Rotten eggs courtesy of BPA

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Now we have the first evidence that bisphenol A (BPA) may reduce the quality of a woman's eggs when retrieved for IVF. Researchers found that as blood levels of BPA in the women doubled, the percentage of eggs that fertilized normally in the lab declined by 50% according to a study published in Fertility and Sterility.

"While preliminary, the data indicate the negative effect of BPA on reproductive health and the importance of allocating more funding to further investigate why such environmental contaminants might be disrupting fertility potential," said Victor Y. Fujimoto, MD, lead author of the study and professor in the UCSF Department of Obstetrics.

BPA is used to make plastic hard and clear. It is found in common cleaner holders and the linings of cans and food containers. Other studies have linked BPA to reduced male fertility and to compromising fertility in unborn girl babies.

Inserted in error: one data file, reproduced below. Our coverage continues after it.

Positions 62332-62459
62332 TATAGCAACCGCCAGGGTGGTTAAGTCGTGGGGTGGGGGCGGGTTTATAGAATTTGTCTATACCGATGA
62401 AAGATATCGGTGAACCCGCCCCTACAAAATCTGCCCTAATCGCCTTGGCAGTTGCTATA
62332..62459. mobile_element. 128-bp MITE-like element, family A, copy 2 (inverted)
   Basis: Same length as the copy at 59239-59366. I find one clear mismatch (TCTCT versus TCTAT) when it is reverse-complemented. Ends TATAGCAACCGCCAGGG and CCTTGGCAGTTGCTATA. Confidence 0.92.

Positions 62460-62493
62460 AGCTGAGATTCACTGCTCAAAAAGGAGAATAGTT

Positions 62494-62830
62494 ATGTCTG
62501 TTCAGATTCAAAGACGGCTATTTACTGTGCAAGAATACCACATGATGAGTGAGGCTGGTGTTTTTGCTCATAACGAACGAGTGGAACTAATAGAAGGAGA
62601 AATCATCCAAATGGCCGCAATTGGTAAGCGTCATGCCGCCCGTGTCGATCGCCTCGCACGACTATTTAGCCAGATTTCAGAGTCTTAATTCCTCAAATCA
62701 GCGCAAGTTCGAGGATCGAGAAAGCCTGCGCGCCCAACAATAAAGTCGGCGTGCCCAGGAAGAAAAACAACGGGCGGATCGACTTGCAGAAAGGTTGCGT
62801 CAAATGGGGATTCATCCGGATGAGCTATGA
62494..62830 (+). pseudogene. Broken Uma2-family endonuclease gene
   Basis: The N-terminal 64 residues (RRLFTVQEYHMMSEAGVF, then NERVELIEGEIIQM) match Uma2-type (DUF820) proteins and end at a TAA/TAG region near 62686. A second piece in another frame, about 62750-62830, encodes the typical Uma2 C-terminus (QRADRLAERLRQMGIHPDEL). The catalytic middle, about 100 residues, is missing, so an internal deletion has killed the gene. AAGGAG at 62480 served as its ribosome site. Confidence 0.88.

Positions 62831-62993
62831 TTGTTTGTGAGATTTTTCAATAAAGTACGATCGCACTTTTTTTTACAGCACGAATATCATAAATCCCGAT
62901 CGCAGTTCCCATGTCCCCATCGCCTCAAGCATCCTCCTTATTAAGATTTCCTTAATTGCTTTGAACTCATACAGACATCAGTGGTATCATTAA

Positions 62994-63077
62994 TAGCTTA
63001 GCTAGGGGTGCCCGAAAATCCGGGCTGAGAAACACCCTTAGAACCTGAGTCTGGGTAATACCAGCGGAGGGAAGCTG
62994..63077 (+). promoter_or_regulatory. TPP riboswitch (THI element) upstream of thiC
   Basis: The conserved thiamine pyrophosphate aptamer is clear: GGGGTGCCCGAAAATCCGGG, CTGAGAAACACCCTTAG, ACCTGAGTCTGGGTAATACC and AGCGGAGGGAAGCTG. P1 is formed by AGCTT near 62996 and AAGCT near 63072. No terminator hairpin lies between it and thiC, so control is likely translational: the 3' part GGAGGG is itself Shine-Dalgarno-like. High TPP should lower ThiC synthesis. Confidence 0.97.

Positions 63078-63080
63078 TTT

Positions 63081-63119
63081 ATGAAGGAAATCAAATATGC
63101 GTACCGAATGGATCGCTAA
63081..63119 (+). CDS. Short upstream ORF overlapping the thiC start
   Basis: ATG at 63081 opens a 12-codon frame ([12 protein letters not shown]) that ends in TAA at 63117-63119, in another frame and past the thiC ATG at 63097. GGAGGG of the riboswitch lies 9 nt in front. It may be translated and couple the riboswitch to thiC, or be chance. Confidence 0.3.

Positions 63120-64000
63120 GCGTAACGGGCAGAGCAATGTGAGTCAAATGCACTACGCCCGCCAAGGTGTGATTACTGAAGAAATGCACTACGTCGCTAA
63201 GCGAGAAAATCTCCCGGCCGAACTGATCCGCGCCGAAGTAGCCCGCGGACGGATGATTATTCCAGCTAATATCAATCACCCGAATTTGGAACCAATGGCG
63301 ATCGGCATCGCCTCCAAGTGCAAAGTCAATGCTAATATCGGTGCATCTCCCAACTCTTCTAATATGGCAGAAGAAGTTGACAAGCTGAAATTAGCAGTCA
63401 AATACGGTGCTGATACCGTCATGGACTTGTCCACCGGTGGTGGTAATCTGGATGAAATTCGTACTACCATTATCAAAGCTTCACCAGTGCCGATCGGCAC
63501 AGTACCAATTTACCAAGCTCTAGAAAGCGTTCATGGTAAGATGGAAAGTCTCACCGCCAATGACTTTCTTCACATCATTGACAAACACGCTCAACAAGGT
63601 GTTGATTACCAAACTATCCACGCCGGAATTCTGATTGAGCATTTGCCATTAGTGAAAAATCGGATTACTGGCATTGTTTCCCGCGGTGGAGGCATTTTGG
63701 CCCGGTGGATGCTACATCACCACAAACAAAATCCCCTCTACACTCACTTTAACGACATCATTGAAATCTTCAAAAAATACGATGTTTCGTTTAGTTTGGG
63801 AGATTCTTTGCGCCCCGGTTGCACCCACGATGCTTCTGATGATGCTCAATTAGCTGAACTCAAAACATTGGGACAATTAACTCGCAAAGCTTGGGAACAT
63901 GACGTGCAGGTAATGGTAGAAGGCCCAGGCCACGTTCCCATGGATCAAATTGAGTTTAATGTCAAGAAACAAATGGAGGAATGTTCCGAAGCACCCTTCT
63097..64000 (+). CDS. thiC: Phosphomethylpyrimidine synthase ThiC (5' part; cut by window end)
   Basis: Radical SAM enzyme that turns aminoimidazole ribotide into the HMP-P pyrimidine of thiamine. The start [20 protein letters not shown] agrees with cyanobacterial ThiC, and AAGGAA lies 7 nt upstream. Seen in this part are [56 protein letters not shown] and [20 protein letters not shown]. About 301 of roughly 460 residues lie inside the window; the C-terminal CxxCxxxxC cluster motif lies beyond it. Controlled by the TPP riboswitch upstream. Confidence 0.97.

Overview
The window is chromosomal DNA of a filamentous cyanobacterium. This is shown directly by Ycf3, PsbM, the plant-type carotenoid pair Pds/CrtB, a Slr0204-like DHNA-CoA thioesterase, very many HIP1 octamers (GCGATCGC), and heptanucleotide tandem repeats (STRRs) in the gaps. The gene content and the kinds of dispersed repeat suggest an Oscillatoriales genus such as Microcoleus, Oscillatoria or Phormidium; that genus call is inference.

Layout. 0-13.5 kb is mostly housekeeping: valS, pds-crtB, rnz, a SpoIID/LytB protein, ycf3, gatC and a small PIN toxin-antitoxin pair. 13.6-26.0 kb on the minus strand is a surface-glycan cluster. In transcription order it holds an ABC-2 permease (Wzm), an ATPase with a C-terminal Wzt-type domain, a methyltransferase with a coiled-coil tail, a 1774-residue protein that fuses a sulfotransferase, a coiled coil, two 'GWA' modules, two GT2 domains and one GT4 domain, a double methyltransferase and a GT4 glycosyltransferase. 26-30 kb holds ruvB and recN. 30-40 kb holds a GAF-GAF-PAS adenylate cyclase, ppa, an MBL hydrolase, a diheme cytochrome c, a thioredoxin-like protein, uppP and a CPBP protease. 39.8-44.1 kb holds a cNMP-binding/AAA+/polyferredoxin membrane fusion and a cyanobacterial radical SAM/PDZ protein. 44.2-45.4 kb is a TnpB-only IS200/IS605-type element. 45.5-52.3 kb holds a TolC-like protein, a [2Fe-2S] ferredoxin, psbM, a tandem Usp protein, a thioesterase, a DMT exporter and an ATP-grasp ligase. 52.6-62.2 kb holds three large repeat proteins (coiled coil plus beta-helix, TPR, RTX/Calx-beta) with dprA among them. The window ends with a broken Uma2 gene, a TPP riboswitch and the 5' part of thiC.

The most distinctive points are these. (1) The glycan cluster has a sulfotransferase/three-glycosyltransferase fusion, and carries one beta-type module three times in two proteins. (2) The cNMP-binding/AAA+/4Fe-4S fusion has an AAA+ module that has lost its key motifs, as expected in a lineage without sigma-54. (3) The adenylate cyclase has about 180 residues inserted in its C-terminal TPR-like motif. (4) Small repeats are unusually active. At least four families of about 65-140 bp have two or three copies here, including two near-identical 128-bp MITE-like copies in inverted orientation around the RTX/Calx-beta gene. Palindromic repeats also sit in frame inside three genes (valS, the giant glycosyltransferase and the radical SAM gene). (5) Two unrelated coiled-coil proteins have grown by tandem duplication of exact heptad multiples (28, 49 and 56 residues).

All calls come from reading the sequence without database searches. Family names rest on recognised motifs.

"Given the widespread nature of BPA exposure in the US, even a modest effect on reproduction is of substantial concern," said Michael S. Bloom, PhD, senior author and an assistant professor int he departments of Environmental Health Sciences and Epidemiology and Biostatistics at the School of Public Health of the University of Albany. The Centers for Disease Control found BPA in the urine of almost everyone tested in a 2004 analysis of the US population. Prevalent doesn't begin to describe the nature of BPA.

"Unfortunately at this time there is no clinically available test to determine BPA levels in women," Fujimoto said. "Despite the limited evidence, a cautious approach for women who are considering IVF treatment would be to reduce their exposure to BPA through modifications in lifestyle and diet."


 
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